People Leave Hearts and Kind Words on Defaced Mural of England Striker Marcus Rashford

The mural in Manchester was covered in offensive graffiti after England lost the final of Euro 2020 and Marcus Rashford was subject to racist abuse online. But local residents responded by leaving love hearts and supportive messages.
People Left Hearts and Kind Words on Defaced Mural of England Striker Marcus Rashford
All photos: Christopher Furlong/Getty Images

Local residents are covering a mural in Manchester of footballer Marcus Rashford with positive messages after it was defaced shortly after England’s Euro 2020 final loss on Sunday night.

The painting, by street artist Akse, was damaged last night after England lost on penalties to Italy. Rashford, 23, who plays for Manchester United, missed a penalty kick after having come on as a substitute in the dying moments of extra time.


Messages left on the Marcus Rashford mural.

The mural, painted on the side of a cafe in the Manchester suburb of Withington, depicts Rashford with the words, “Take pride in knowing your struggle will play the biggest role in your purpose.” It was vandalised with offensive graffiti after Rashford’s penalty miss and England’s loss.

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Some posted cards on the defaced mural.

But locals have begun to place positive messages over the mural on a day where Black football players have been targeted by horrific racism following yesterday’s final. Some have posted red hearts that read “hero” and “role model” while others have stuck messages up such as “be kind” and “wonderful human.”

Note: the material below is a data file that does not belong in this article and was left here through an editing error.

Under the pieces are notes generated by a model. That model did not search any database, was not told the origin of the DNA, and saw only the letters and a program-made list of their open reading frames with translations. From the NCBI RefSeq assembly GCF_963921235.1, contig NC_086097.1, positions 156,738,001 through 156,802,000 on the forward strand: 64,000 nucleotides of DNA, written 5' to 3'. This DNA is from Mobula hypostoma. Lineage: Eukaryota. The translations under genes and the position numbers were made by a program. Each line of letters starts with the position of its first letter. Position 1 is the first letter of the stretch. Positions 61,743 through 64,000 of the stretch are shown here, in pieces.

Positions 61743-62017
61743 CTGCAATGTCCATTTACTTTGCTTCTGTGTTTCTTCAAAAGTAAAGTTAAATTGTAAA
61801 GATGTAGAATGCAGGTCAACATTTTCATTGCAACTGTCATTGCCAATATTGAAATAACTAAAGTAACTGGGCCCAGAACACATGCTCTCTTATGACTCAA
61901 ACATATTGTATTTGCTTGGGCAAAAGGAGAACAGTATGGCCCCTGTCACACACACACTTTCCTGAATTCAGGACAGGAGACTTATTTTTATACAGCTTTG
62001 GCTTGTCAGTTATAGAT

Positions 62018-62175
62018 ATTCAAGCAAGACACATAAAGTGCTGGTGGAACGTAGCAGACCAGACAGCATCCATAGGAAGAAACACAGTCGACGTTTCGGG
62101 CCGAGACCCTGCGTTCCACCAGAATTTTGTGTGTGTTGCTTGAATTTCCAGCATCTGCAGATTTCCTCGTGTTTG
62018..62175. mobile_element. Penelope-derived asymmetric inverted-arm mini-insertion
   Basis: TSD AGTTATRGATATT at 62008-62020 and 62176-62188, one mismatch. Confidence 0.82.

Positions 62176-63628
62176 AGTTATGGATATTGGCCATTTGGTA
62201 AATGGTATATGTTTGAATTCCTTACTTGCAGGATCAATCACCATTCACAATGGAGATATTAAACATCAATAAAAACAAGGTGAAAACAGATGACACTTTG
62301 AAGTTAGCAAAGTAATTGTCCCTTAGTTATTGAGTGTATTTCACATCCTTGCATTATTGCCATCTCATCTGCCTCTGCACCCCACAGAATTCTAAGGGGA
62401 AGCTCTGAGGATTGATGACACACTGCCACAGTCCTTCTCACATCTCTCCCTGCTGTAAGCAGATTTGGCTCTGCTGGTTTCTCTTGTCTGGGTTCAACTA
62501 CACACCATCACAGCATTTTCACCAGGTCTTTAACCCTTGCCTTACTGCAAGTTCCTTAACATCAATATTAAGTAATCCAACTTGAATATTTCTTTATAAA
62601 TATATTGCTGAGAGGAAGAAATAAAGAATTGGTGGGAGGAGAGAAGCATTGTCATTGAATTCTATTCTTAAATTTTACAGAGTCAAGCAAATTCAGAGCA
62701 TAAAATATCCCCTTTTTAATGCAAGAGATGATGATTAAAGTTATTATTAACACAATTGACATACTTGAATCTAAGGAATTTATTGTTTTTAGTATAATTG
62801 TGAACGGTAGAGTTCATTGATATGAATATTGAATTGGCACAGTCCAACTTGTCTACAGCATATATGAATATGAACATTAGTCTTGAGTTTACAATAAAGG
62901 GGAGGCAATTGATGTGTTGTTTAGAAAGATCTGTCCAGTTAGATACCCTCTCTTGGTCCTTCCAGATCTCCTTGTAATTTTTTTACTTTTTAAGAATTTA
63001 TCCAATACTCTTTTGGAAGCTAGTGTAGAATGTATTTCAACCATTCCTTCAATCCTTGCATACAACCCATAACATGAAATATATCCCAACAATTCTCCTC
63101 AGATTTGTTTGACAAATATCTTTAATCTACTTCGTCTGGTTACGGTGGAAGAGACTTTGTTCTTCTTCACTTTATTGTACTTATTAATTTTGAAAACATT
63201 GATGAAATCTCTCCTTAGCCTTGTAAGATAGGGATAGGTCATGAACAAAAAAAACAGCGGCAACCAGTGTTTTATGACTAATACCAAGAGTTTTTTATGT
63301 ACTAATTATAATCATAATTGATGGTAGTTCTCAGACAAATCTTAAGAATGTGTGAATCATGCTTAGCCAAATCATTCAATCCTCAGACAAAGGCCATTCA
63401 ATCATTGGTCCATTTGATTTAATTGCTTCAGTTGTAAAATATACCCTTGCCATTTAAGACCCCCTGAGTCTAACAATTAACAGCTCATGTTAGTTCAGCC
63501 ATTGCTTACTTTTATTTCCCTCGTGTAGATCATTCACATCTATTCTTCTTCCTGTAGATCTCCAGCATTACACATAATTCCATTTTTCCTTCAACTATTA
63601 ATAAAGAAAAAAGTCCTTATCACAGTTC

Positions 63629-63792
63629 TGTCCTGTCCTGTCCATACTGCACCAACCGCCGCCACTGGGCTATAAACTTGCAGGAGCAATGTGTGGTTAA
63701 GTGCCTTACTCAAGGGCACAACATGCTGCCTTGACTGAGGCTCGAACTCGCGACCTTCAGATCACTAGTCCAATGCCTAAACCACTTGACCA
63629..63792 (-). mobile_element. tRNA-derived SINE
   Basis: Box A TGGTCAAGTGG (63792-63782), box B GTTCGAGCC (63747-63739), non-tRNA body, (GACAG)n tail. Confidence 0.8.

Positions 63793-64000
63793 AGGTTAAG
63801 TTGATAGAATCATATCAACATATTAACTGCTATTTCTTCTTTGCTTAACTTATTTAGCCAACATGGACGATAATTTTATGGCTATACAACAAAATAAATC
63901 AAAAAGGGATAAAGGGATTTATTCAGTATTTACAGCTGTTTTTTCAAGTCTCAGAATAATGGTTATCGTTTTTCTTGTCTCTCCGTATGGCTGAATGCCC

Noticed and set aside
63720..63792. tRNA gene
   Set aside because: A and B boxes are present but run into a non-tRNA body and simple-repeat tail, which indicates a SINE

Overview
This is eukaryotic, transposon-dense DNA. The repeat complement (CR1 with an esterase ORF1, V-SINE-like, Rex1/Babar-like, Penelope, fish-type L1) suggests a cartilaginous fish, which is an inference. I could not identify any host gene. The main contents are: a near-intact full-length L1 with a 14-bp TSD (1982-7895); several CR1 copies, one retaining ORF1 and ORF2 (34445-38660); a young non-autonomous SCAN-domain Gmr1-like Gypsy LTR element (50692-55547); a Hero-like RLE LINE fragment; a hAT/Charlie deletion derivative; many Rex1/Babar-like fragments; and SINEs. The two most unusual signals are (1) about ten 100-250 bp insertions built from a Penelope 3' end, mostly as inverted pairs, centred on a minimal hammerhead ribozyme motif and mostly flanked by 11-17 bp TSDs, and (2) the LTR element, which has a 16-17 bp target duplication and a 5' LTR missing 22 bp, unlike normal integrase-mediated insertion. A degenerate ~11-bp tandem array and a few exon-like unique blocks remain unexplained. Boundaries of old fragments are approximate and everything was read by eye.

A woman writes a message.

Rashford was one of three players who missed their penalty kick last night, alongside 21-year-old Jadon Sancho and 19-year-old Bukayo Saka. All players have been subject to racist abuse over social media after the loss, garnering criticism from politicians and calls for social media platforms to improve their moderation of racism. 

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A woman posts a heart on the mural.

Last year, Rashford garnered widespread support for his political campaigning on child hunger after he successfully lobbied the government to provide free school meals to children during the holidays. 

Following the vandalism, Greater Manchester Police have launched an investigation after they received a report of racially aggravated damage in the early hours of the morning.

Chief Superintendent Paul Savill said: "Hate crime in any form is completely unacceptable and not welcome here in our city."